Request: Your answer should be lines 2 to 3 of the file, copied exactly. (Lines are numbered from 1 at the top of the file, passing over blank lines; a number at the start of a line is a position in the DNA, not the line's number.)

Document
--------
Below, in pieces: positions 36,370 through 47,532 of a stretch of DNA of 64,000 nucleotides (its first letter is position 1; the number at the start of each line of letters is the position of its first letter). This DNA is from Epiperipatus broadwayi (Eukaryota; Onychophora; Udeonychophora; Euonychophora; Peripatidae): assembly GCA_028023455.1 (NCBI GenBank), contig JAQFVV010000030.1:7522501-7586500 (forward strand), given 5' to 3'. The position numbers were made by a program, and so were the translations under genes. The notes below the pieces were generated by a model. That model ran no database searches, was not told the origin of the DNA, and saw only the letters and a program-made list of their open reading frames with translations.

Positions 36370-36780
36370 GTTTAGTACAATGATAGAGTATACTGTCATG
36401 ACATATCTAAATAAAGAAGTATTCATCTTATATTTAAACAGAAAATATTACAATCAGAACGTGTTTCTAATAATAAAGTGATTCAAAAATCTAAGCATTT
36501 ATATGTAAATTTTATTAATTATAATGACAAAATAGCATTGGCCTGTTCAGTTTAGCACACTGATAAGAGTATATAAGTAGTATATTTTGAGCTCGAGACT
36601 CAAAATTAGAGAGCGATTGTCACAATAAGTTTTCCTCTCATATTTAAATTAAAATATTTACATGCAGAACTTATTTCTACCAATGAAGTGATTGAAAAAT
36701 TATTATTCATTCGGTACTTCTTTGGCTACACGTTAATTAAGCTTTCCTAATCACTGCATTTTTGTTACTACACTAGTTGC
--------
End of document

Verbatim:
Positions 36370-36780
36370 GTTTAGTACAATGATAGAGTATACTGTCATG